McManamon, Bastick, Kilkenny, Brady, and Rock are typical examples proving beyond doubt that these ‘reserves’ are improving all the time and providing Dublin with the strongest panel in the country.

Mayo do not seem to have many reserves capable of matching regulars when required. So when joint managers Noel Connelly and Pat Holmes survey the wreckage of this latest defeat they are more likely to resort to revamping the lineout of the team from last year but with the same personnel.

An obvious such switch is moving Aidan O’Shea to full-forward and redrafting the Mayo attack around that move. The common belief in recent years has been that the full-forward line was lacking in power so something will surely be done to rectify that.

But of course there are risks to changing the sort of settled team Mayo have had and serious repositioning can backfire as well. And that is the dilemma now facing Mayo mentors, players and supporters – whether to broadly stick with the team of last year that went so close to beating Kerry or to revamp the team in an effort to restore confidence and instill fresh enthusiasm. Saturday’s result seems to have made such a development almost inevitable.

For Dublin, this was their most important result since being beaten by Donegal last August.

They played like real competitors on Saturday, showing ruthless efficiency in even the minutest thing like winning the hard contests, reading the game superbly and quite simply showing far more ruthless determination in every single aspect of the play as required. This is not rocket science but seemed to be beyond Mayo.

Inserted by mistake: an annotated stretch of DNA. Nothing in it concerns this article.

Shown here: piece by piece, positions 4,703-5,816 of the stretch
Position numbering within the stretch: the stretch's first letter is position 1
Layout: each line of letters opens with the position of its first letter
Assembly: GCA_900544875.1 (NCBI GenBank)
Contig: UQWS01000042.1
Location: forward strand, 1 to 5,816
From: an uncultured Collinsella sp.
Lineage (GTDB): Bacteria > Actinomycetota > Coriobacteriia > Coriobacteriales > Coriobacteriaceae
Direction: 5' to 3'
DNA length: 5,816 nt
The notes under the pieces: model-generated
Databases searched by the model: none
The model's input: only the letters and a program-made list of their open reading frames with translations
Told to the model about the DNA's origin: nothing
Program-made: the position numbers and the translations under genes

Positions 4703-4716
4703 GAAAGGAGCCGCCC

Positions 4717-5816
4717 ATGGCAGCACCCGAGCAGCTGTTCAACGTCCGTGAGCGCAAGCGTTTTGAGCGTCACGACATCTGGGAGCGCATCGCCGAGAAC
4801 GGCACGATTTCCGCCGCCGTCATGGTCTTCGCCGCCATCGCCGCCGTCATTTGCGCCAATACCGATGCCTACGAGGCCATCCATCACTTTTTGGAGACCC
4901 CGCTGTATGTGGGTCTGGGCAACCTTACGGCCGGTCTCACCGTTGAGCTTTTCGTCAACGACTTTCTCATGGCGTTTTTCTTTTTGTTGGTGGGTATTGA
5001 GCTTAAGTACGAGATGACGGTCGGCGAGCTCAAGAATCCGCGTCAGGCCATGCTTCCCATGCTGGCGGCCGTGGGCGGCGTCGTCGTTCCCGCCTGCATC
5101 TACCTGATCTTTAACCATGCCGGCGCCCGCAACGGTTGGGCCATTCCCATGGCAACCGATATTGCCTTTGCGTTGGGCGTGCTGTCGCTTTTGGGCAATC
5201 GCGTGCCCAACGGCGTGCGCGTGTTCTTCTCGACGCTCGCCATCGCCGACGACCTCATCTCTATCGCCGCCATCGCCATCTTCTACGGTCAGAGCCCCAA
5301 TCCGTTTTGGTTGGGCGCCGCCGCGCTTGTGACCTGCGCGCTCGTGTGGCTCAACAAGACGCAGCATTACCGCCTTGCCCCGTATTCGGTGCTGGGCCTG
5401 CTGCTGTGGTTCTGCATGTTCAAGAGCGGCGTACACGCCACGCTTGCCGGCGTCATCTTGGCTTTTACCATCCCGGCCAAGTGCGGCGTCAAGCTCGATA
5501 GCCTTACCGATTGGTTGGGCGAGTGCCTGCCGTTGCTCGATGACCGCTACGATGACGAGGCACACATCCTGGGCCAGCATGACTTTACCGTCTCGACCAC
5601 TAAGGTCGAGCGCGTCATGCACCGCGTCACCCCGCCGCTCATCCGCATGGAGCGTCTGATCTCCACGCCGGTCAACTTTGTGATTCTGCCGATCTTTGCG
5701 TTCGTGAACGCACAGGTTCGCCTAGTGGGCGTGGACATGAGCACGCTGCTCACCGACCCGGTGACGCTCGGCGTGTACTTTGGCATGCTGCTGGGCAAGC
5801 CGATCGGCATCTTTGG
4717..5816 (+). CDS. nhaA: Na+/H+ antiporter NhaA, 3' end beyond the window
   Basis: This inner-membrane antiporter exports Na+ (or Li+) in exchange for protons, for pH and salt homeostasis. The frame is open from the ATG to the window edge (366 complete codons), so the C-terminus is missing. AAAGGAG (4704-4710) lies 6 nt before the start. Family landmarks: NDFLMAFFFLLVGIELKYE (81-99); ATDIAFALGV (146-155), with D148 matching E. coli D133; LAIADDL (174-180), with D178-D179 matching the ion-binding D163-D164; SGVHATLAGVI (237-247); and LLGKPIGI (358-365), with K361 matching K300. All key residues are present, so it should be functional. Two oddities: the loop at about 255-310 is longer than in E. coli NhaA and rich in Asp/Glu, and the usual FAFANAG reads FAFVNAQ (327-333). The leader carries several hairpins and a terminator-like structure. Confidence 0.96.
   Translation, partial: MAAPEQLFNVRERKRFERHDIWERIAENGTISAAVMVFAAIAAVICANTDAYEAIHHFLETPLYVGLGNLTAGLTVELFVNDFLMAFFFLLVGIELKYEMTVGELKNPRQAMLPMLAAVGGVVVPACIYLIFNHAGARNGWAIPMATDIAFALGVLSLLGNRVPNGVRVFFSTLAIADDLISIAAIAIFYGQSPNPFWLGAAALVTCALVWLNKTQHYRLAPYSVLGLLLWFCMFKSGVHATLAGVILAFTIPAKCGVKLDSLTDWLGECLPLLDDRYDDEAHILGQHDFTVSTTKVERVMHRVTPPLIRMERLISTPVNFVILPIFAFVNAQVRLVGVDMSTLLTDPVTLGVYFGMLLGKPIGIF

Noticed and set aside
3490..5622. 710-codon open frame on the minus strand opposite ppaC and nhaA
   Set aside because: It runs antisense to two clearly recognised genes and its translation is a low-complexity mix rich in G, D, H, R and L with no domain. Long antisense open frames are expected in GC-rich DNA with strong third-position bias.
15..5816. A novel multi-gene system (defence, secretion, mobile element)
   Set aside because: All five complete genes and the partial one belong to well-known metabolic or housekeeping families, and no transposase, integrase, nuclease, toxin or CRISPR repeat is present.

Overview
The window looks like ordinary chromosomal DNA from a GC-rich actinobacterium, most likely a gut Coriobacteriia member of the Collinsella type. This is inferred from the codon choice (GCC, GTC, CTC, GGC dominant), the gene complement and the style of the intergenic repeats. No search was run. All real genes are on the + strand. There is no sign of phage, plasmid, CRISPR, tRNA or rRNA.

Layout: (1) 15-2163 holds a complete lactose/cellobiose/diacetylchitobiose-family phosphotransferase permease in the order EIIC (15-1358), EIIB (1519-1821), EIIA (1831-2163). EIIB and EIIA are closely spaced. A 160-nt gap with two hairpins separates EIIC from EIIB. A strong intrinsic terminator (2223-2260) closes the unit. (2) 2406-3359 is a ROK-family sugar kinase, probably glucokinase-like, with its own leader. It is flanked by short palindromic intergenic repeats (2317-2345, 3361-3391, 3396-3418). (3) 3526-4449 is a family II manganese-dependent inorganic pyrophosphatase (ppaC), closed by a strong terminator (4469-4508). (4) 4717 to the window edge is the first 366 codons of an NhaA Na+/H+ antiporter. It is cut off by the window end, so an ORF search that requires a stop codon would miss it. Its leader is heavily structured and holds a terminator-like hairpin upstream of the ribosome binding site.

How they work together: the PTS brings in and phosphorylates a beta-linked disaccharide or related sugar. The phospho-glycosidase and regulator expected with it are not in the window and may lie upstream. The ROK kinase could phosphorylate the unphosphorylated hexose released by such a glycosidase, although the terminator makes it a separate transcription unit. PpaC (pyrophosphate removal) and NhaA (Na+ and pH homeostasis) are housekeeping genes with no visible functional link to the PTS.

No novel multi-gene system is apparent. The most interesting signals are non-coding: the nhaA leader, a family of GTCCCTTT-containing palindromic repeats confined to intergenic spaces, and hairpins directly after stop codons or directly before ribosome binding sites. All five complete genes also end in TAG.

Where Dublin are ahead of Mayo at the moment is in their panel strength. They can experiment in the knowledge that the players being used are almost as good as the hardened warriors like Bernard Brogan, Cluxton and O’Carroll. Clearly, Mayo do not have that luxury.

Why are County players dropping out?

There has been a lot of talk in the past couple of years about burnout in Gaelic football in particular and it usually refers to the abuse through over-playing and training of players between the ages of 17 to 30.

But in the past year or so there has been a trend of senior inter-county players walking away from county panels and one wonders if it is really burnout that is the problem – or could it be disillusionment with the current inter-county system?

Leitrim’s star player Emlyn Mulligan is currently taking a year off from the game which is a colossal blow to his county. Last week two members of the Cavan panel pulled out halfway through their league campaign.

Already there is talk of several leading players heading for America in the next few months.

Remember all the hullabaloo there  was about a handful of players trying their luck at Australian Rules in recent times – well the drop-out rate among regular team members around the country is far more serious and looks likely to continue.

Online Editors